Garthwaite has particular concerns about policies around the new Employment Support Allowance, which is replacing Incapacity Benefit for people who are unable to work because of long-term health problems. The system individualises the issue of work and disability. Instead of focusing on inequalities in the way that work and the economy are structured, it focuses on individual ‘responsibility’ and ‘economic (in)activity’. This is a medical model approach to disability, rather than a social model approach. It could also be very divisive for disabled people, since it places people into either a ‘support’ or a ‘work-focused’ group, with different rights and responsibilities in each. Garthwaite worries that this will affect public opinion about which conditions are ‘deserving’ or ‘undeserving’ of support (p.371). This, too, involves medicalising people, rather than dealing with social inequalities.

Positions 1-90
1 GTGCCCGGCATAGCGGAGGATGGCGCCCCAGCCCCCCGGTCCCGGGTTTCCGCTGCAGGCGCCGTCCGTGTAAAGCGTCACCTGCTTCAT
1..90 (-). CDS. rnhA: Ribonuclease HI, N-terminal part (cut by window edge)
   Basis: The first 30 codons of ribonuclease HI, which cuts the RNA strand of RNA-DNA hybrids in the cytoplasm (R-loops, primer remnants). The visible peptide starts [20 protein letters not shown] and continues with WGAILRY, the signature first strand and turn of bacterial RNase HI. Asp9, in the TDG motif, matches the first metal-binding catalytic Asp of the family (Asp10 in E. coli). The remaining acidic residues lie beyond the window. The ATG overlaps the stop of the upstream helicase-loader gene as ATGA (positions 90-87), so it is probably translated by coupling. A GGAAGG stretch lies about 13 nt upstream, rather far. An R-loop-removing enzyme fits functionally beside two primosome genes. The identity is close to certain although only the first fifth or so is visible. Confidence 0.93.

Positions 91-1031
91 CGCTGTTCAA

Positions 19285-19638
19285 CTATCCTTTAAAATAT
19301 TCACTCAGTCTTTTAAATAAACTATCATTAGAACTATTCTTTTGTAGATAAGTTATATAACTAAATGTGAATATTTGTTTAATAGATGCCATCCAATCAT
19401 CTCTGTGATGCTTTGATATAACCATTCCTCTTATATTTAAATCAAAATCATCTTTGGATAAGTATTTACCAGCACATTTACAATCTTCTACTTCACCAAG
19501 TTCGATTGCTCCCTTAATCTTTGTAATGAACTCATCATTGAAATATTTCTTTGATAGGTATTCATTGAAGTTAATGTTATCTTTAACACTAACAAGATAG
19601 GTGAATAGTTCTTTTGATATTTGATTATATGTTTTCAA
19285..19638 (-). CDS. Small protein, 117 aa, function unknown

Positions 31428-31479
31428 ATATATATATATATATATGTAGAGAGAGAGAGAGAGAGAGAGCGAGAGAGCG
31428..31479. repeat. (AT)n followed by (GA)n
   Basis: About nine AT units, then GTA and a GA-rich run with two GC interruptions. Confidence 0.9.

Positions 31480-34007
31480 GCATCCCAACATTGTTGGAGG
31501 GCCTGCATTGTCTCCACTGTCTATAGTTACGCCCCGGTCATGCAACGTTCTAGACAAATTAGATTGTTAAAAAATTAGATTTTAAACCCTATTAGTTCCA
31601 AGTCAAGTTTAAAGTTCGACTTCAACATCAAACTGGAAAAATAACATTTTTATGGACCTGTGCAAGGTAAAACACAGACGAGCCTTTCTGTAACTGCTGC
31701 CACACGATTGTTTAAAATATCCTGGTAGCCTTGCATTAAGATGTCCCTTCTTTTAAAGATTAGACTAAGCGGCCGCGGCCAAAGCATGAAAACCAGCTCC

I’m very interested in what the article has to say about ideas of who ‘deserves’ welfare. Garthwaite argues that there’s nothing particularly new about these attacks on disabled benefit claimants, and she identifies similar headlines from the 1980s and 1990s. The roots of the debate go back much further than that, though, she says – the split between representations of ‘deserving poor’ and ‘undeserving poor’ was strengthened in the Victorian era (although in fact the English poor laws go back to the sixteenth century and before). When I do my rant on twitter about how the government is taking us back to Victorian times, this is part of what I mean. By the nineteenth century, there was such social concern about idleness that “able-bodied” poor people were condemned to workhouses. This meant there had to be distinctions between ‘deserving’ and ‘undeserving’ poor that were, of course, ideologically motivated. The poor laws weren’t just about workhouses, though. They left people who couldn’t work either at the mercy of local parishes, which administered a system of charity, or in the care of (unsupported) family members. Later, long-stay hospitals became the main way that charitable care for disabled people was delivered. People lived and died in institutions. Disabled people have won a lot of battles since then, not least the entitlement to live independently in the community. Benefits and social care packages, those things society thinks it can’t afford anymore, are a major part of that entitlement. Without them, we will probably see the widespread return of long-stay hospitals (nowadays they’re called ‘care homes’). A modern version of the workhouses is a possibility too (today the government talks about ‘workfare’).